# sudo dd if=/dev/drm_dp_aux0 bs=1 skip=256 count=16 |xxd
00000000: 0084 0000 0000 0000 0108 0000 0000 0000 ................

In particular, the 4th nibble (digit) here describes the amount of lanes for the DisplayPort link established – as you can see, my laptop uses a four-lane link. Also, the /dev/drm_dp_aux0 path might need to be adjusted for your device. In case you ever want to debug your DP link, having direct access to the DPCD memory space like this might help you quite a bit! For now, let’s move onto other practical aspects.

Got eDP, Now What?

What if you have an eDP display handy and you’d like to reuse it in a project? First, you’ll want to know the pinout. For laptop displays, the eDP panel pinouts are reasonably standardized – there are three pinouts, one of them 30-pin 2-lane, one 40-pin 2-lane with extra USB and I2C pins for wiring up a touchscreen, and one 40-pin connector with 4 lanes and no touchscreen support; you can see more details on these pinouts here. Other pinouts exist, but they’re rare – my friend has so far found one display within a Wacom tablet, which uses the 30-pin pinout but flips the pins, so that pin 1 is mapped to pin 30 of the connector and so on; this has, sadly, resulted in magic smoke. That said, this is rare, and a quick board trace observation or even a multimeter check will spare you such trouble if you’re unsure. Also, the panel datasheet will answer all of your questions, if not all.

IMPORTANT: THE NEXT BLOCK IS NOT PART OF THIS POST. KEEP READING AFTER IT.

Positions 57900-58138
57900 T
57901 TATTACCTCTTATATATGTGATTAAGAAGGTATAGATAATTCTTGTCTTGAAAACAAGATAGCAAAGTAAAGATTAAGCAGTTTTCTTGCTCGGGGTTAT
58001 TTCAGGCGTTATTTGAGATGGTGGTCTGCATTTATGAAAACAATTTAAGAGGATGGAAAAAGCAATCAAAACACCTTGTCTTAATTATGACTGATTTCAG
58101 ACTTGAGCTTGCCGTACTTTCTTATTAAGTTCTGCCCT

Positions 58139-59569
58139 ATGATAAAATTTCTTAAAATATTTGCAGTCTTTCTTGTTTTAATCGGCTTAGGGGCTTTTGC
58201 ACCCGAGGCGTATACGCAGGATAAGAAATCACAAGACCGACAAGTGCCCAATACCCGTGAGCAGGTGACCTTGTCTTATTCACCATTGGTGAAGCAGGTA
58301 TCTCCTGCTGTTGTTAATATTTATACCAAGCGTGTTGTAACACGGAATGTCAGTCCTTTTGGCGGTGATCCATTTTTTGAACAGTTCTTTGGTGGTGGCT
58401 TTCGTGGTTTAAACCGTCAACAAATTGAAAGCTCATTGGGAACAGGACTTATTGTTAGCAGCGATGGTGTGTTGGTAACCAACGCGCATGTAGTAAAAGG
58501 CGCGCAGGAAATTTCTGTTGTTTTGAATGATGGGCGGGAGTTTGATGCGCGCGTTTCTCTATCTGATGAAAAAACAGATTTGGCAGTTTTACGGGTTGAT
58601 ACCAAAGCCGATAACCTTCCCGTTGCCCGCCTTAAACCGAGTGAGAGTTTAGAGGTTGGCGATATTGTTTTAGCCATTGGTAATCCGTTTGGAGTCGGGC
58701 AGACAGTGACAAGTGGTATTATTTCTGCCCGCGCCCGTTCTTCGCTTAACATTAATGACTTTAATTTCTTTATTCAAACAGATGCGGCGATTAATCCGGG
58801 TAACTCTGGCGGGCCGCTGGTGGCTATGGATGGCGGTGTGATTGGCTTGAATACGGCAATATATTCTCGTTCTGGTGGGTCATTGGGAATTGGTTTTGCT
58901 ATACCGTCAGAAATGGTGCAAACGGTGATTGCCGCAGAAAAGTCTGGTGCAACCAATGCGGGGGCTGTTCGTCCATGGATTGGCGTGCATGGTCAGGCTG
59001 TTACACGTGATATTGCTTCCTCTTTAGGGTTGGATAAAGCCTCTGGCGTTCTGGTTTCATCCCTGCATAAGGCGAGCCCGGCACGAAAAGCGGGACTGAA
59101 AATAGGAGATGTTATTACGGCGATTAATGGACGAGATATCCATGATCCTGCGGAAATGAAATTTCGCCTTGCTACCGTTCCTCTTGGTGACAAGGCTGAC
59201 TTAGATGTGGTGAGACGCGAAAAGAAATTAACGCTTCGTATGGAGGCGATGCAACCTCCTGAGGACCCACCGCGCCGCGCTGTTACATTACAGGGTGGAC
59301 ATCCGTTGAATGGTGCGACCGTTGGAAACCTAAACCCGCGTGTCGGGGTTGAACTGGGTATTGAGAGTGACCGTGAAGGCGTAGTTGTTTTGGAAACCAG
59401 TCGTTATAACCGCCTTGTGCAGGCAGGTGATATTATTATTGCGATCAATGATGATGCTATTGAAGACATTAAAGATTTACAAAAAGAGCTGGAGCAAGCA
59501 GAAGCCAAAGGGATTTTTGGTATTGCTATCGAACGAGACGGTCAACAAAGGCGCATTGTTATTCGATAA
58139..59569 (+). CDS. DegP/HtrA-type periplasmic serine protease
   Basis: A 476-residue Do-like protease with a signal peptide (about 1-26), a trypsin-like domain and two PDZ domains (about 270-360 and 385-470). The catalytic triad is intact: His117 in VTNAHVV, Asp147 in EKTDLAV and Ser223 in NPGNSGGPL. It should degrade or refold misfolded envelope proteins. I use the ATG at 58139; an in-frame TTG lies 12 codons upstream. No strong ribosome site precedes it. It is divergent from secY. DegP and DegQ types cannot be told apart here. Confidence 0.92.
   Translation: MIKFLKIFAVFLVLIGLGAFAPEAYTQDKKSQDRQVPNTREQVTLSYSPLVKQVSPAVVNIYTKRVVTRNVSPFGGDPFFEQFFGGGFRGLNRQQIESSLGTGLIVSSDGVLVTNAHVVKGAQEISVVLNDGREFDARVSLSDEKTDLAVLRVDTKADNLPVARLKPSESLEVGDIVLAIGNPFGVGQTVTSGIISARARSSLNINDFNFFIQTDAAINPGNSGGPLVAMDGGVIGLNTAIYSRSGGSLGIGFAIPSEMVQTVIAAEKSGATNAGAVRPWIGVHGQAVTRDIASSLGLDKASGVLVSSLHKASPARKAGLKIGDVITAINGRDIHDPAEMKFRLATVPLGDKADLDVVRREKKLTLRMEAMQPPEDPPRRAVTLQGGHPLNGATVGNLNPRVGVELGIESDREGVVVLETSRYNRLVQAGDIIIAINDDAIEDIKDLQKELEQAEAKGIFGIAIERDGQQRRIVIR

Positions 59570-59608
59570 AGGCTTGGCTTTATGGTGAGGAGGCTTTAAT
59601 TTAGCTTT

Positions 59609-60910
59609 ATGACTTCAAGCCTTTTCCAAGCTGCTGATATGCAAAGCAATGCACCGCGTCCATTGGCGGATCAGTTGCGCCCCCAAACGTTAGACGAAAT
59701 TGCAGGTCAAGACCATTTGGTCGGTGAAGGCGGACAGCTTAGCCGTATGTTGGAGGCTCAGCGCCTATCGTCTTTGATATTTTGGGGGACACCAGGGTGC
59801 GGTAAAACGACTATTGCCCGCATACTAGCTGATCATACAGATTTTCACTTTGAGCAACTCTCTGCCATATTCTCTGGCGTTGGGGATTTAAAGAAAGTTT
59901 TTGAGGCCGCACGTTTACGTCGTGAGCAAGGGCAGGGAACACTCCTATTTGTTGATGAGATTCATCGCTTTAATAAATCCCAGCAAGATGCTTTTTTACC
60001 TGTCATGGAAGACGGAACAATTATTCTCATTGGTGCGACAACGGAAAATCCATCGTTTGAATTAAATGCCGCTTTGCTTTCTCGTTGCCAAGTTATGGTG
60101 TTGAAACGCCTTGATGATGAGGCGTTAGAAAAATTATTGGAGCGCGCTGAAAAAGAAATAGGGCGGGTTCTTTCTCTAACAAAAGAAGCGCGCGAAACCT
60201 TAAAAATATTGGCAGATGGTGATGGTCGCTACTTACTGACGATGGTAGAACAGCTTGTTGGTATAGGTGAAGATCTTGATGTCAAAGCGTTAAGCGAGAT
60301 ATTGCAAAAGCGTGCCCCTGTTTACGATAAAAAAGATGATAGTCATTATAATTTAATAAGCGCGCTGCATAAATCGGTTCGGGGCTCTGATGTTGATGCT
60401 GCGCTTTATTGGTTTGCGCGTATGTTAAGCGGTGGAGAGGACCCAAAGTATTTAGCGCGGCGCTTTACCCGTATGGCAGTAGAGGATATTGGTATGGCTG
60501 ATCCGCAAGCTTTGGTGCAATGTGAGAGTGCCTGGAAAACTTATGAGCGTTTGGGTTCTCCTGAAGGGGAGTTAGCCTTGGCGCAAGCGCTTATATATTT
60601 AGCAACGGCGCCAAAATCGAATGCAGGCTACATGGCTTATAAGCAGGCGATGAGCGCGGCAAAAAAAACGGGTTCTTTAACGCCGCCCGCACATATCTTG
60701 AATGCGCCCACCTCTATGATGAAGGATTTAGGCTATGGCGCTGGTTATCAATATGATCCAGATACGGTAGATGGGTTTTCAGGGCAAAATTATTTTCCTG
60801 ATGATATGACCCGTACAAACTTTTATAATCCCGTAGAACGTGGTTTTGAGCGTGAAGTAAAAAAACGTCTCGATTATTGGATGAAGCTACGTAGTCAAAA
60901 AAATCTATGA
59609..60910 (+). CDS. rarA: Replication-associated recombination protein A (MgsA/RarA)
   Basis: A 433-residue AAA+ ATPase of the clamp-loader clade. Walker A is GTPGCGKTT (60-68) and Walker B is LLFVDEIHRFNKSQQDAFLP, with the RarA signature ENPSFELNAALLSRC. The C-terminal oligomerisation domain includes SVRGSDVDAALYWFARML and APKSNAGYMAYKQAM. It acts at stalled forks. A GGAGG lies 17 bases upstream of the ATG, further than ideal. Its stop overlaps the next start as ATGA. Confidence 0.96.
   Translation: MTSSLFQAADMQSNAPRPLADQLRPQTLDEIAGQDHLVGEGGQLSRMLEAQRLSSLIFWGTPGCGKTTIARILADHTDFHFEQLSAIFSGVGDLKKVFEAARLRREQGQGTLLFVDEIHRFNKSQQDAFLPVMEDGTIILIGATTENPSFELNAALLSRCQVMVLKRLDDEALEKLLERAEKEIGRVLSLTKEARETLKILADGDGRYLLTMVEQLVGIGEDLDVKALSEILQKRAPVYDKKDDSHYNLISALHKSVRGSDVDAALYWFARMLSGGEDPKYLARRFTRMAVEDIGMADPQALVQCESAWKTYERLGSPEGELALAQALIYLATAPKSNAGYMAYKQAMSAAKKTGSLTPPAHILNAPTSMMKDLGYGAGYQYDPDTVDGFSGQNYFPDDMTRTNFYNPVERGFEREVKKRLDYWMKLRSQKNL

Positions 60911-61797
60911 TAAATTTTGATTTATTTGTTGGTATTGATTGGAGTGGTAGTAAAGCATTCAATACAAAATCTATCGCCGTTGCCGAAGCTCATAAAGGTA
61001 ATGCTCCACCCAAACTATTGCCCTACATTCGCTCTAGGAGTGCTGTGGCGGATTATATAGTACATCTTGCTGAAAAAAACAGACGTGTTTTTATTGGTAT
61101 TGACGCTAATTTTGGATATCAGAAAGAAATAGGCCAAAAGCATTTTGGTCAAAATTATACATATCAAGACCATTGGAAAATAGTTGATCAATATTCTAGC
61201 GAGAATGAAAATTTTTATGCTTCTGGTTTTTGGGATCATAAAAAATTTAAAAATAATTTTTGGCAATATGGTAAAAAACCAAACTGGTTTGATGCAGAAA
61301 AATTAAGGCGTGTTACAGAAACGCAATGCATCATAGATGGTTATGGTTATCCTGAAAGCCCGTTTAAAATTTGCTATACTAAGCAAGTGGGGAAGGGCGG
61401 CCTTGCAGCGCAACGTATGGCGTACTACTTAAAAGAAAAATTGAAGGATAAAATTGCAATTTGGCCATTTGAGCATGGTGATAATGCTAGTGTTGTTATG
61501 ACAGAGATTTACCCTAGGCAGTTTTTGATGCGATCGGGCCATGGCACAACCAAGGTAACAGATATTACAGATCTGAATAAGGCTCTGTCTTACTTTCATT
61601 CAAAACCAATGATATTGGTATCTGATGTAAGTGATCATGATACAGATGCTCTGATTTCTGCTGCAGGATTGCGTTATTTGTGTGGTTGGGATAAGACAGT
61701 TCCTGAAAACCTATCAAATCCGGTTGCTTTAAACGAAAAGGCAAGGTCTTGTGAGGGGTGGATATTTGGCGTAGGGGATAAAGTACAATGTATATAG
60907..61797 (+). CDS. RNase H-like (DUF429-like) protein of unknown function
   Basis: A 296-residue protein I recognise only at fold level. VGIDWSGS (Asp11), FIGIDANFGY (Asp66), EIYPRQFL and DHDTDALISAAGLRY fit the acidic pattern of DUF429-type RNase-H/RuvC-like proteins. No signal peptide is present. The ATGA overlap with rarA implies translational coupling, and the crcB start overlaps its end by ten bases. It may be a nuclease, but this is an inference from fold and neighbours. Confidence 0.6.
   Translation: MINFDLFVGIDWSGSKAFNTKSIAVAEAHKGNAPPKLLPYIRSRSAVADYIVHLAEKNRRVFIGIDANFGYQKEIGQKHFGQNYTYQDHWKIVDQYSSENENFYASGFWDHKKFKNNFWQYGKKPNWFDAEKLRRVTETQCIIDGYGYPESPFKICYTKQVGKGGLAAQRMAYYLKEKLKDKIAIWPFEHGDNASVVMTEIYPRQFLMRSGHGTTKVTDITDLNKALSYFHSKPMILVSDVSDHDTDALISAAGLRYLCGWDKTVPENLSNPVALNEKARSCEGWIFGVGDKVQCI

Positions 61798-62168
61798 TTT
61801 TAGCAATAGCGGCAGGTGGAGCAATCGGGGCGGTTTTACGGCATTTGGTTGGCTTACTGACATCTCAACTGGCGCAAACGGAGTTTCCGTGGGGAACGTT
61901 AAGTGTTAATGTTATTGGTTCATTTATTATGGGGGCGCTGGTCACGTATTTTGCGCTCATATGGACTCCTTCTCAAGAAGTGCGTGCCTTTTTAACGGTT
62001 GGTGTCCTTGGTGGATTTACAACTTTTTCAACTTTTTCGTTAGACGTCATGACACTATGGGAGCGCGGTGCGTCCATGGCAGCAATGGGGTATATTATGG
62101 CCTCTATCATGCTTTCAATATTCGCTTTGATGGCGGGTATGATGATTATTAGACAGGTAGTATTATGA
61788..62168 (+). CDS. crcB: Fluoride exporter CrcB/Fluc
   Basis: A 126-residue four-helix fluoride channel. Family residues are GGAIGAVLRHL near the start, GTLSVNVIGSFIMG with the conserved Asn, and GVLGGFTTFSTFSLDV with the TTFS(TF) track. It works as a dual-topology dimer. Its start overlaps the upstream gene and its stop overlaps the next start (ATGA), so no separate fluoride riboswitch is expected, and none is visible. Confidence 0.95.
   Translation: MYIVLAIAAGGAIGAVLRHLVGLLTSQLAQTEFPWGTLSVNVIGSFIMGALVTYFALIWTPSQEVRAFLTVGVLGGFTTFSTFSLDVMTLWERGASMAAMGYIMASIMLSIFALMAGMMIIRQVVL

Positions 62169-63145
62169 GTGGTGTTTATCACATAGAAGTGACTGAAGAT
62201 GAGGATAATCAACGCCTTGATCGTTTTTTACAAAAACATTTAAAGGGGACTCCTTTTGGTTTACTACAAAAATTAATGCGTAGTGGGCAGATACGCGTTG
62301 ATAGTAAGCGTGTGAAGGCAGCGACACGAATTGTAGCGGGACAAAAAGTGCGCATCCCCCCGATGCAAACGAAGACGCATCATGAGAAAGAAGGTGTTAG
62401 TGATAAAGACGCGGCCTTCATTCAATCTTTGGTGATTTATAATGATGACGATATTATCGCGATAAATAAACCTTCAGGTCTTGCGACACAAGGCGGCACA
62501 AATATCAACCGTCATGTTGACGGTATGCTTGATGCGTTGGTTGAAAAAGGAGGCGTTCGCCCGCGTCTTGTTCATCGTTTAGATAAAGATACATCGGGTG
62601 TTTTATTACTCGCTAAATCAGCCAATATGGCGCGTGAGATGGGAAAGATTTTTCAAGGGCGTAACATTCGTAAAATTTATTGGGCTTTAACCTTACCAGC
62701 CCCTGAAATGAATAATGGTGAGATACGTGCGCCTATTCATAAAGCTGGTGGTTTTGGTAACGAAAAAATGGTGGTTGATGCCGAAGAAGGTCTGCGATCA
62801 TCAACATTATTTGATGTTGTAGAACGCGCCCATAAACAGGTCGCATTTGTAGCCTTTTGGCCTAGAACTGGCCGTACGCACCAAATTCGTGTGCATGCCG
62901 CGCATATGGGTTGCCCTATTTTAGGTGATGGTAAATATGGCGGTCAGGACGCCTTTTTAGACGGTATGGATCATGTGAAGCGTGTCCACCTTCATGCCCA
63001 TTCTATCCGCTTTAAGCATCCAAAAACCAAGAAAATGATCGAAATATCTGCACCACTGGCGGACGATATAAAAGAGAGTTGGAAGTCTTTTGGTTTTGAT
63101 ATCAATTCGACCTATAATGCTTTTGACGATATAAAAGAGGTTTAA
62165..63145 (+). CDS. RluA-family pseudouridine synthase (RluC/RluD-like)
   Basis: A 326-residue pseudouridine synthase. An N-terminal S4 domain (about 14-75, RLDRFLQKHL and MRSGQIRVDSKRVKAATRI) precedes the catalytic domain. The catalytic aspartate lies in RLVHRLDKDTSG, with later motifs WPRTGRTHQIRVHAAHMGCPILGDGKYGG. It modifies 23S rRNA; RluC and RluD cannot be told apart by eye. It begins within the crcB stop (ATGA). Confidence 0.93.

If your pinout is the 30-pin one, you’re in luck – there’s a wide variety of driver boards with same hardware and panel-tailored firmware; there are also generic boards that tend to work well with 1920 x 1080 panels, the most popular resolution for laptop screens within the past five years. It does seem like those boards might make certain kinds of shortcuts when it comes to DisplayPort link management, however – whether they assume link training parameters of the panel they’re programmed for, or perhaps it’s the pixel format, but my experience has shown – if you can grab a board that’s labelled to be programmed for your specific panel, consider doing just that; otherwise, it might not start, or, you might get visual interfaces or weird flickering. On the other hand, as I’ve been getting into laptop display reuse, I’ve found a few boards where the DP panel resolution can be set with jumpers, and those have proven themselves to be more than universal enough, so if you can grab one alongside your pre-programmed board order, you might be rewarded with greater compatibility than you’d expect for any further eDP tinkering adventures of yours.